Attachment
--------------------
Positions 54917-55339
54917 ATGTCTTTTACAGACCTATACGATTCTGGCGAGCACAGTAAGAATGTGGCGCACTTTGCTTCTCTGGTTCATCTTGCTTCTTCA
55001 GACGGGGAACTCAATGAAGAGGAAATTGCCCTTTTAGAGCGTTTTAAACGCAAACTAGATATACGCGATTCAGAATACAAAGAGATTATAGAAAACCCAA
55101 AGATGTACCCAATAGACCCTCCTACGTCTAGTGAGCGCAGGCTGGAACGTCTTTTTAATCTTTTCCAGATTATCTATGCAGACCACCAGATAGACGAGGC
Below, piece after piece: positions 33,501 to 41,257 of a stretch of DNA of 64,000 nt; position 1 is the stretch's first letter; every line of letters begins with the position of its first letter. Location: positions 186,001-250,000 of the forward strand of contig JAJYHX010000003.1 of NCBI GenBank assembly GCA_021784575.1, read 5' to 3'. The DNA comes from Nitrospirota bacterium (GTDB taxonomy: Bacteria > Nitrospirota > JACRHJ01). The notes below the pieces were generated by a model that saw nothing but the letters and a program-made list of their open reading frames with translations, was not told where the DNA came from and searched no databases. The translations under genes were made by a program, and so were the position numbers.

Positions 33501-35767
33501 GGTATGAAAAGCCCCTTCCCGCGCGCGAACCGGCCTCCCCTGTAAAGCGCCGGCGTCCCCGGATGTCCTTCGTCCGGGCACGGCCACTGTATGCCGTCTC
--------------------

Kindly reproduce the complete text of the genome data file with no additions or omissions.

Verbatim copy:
Positions 54917-55339
54917 ATGTCTTTTACAGACCTATACGATTCTGGCGAGCACAGTAAGAATGTGGCGCACTTTGCTTCTCTGGTTCATCTTGCTTCTTCA
55001 GACGGGGAACTCAATGAAGAGGAAATTGCCCTTTTAGAGCGTTTTAAACGCAAACTAGATATACGCGATTCAGAATACAAAGAGATTATAGAAAACCCAA
55101 AGATGTACCCAATAGACCCTCCTACGTCTAGTGAGCGCAGGCTGGAACGTCTTTTTAATCTTTTCCAGATTATCTATGCAGACCACCAGATAGACGAGGC
Below, piece after piece: positions 33,501 to 41,257 of a stretch of DNA of 64,000 nt; position 1 is the stretch's first letter; every line of letters begins with the position of its first letter. Location: positions 186,001-250,000 of the forward strand of contig JAJYHX010000003.1 of NCBI GenBank assembly GCA_021784575.1, read 5' to 3'. The DNA comes from Nitrospirota bacterium (GTDB taxonomy: Bacteria > Nitrospirota > JACRHJ01). The notes below the pieces were generated by a model that saw nothing but the letters and a program-made list of their open reading frames with translations, was not told where the DNA came from and searched no databases. The translations under genes were made by a program, and so were the position numbers.

Positions 33501-35767
33501 GGTATGAAAAGCCCCTTCCCGCGCGCGAACCGGCCTCCCCTGTAAAGCGCCGGCGTCCCCGGATGTCCTTCGTCCGGGCACGGCCACTGTATGCCGTCTC